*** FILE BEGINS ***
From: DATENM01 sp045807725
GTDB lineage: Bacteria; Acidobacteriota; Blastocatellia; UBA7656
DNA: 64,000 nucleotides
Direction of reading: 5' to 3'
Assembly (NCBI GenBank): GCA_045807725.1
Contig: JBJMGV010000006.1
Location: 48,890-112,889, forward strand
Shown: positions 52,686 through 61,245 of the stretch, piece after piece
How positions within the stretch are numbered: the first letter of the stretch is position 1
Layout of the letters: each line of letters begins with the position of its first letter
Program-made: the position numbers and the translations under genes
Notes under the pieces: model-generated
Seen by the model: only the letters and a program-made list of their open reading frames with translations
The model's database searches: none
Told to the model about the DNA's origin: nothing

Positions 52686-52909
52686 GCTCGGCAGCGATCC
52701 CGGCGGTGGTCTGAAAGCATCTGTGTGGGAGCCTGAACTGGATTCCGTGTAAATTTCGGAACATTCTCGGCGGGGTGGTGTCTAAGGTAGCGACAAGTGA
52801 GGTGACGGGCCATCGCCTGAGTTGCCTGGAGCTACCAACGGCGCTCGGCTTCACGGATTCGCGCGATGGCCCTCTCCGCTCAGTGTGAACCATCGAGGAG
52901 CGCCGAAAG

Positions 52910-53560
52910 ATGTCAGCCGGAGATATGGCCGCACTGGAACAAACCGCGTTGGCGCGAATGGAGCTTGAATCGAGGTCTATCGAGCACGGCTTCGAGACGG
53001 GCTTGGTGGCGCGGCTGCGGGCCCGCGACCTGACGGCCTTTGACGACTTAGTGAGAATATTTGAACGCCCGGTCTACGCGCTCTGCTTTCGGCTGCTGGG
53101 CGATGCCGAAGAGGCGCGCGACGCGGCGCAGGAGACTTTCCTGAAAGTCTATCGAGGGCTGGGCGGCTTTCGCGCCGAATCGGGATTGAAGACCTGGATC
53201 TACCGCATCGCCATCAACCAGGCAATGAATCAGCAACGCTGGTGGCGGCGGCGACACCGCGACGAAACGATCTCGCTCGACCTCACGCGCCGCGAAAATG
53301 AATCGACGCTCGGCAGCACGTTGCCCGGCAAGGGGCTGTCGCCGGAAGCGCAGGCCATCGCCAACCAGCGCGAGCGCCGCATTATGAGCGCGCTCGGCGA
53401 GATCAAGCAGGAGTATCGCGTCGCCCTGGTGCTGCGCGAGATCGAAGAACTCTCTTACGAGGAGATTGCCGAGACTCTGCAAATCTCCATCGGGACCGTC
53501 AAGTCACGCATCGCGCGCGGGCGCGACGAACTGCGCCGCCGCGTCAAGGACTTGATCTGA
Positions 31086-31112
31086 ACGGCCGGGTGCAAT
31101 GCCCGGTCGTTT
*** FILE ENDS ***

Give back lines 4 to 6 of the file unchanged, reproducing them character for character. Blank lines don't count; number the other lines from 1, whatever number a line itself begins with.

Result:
Direction of reading: 5' to 3'
Assembly (NCBI GenBank): GCA_045807725.1
Contig: JBJMGV010000006.1